The long lonely walk is becoming something of a trademark for the new French president. First, there was his stately progress through the Louvre to claim his election victory on the evening of 7 May. This week, the cameras followed his solemn entry into the Palace of Versailles to address a joint gathering of the two chambers of the French parliament. In the course of his 90-minute speech, which looked and sounded very much like a US State of the Union address, Emmanuel Macron said he intended the speech to become an annual event.
Just as a new US president is showing less respect – some would go so far as to say contempt – for the long-standing conventions of his office, so it seems the new occupant of the Elysée has set out to revive some of the formality, the distance, even the mystique, that attended the French presidency in the past. And of course, not just the presidency. Macron’s summoning of the parliament to Versailles is the second time in his short tenure that he has called the exuberant creation of the Sun King into use as his stage set – the first time was when he hosted Russia’s president Vladimir Putin – and there are those who feel this is taking restoration far too far.
Communist MPs and those from the leftist party of Jean-Luc Mélenchon expressed their disapproval by boycotting what they saw as the inappropriate Versailles extravaganza. “Pharaonic” and “monarchical” were some of the terms used. Sections of the media were up in arms, with cartoonists having a field day.
But Macron is not the first French president to have addressed MPs at Versailles. Nicolas Sarkozy and François Hollande both spoke there once during their respective presidencies, and Jacques Chirac called a constitutional council there only months after his 1995 election victory, to approve rule changes rather less ambitions than those proposed this week. Nor is Macron the first to have drawn grumbling from MPs. It is the inconvenience of having to make the trek out to Versailles they object to, as much as any misgivings they may have about the symbolism of meeting amid the palaces of deposed royalty.
With Macron, however, the criticism has been of a different order, though it is hard to pin down exactly why. One cause may be a feeling that it is somehow not fitting for so young a president – at 39 – to place himself in such august surroundings, let alone appear so apparently comfortable there.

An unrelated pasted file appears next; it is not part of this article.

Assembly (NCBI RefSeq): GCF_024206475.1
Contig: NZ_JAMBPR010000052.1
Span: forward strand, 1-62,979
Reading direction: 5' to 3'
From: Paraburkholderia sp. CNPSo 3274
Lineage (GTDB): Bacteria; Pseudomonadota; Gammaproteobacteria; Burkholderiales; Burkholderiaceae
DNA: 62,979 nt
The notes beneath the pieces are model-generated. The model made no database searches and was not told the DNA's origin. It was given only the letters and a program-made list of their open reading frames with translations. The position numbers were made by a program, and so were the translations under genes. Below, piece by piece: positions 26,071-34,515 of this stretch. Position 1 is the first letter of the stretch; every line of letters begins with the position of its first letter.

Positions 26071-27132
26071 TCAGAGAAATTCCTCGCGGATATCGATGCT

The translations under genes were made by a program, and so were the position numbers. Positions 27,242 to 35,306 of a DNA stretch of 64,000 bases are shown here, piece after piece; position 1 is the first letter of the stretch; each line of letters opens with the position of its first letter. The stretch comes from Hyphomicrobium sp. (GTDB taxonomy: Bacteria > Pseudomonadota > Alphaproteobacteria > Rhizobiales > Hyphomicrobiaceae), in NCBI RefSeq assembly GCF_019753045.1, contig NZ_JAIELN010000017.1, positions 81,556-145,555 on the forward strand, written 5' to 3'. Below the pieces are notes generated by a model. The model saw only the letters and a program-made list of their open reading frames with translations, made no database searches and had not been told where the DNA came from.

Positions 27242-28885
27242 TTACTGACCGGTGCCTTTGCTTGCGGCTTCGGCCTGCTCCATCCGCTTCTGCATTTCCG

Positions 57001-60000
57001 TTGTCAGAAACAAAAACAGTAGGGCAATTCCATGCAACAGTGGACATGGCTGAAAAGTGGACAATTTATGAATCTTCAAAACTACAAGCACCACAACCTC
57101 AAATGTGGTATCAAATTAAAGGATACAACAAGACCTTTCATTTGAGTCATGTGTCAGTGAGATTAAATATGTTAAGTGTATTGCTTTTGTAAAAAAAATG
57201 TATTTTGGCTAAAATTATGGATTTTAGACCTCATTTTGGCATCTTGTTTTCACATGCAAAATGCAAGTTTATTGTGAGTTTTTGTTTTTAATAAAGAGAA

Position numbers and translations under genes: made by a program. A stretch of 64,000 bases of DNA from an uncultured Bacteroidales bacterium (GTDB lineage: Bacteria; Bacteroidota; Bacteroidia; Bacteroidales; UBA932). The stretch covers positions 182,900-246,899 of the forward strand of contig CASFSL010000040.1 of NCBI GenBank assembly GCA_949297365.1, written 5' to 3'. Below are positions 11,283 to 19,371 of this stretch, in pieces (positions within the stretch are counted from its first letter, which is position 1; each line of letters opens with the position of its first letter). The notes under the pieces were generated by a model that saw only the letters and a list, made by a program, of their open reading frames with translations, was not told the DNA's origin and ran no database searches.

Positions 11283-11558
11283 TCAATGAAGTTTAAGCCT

Another might be the generally declining deference of the age. Recent presidents – especially Hollande, but also Sarkozy before him – sometimes made a virtue of descending from the pedestal on which their predecessors had aspired to sit. Whether for reasons of personal temperament or a misplaced sense of modernity, they dropped some of the traditional formality, and lost some of the aura that kept the president apart. That was the direction – until Macron came along.
But the real reason, perhaps, why there has been such hostility to Macron’s use of Versailles may lie in the understanding that it is more than a one-off: that he is not just co-opting the stage set to flatter himself, but is deliberately sending a message about the sort of president he wants to be and the sort of institution he believes the French presidency should be.
The model he has spoken of in the past is Charles de Gaulle – for his aura and for the distance he maintained above the fray. From his Versailles speech – the inaugural speech, it could be said, of his presidency – it was clear that Macron wants to be a De Gaulle-style president. Not for its own sake, but because he sees the changes he wants to make – and for which he believes he has an electoral mandate – as needing the sort of authority and political will De Gaulle was able to exert.
Reducing the number of MPs by a third, introducing a measure of proportional representation to the electoral process, reforming the labour laws, ending the state of emergency, pruning the bureaucracy in Brussels – these are Herculean tasks that are more than enough for one five-year presidency. The reflected glory of Versailles and the borrowed authority of De Gaulle can give Macron a helping hand. But without more contemporary allies, this president will continue to walk alone.
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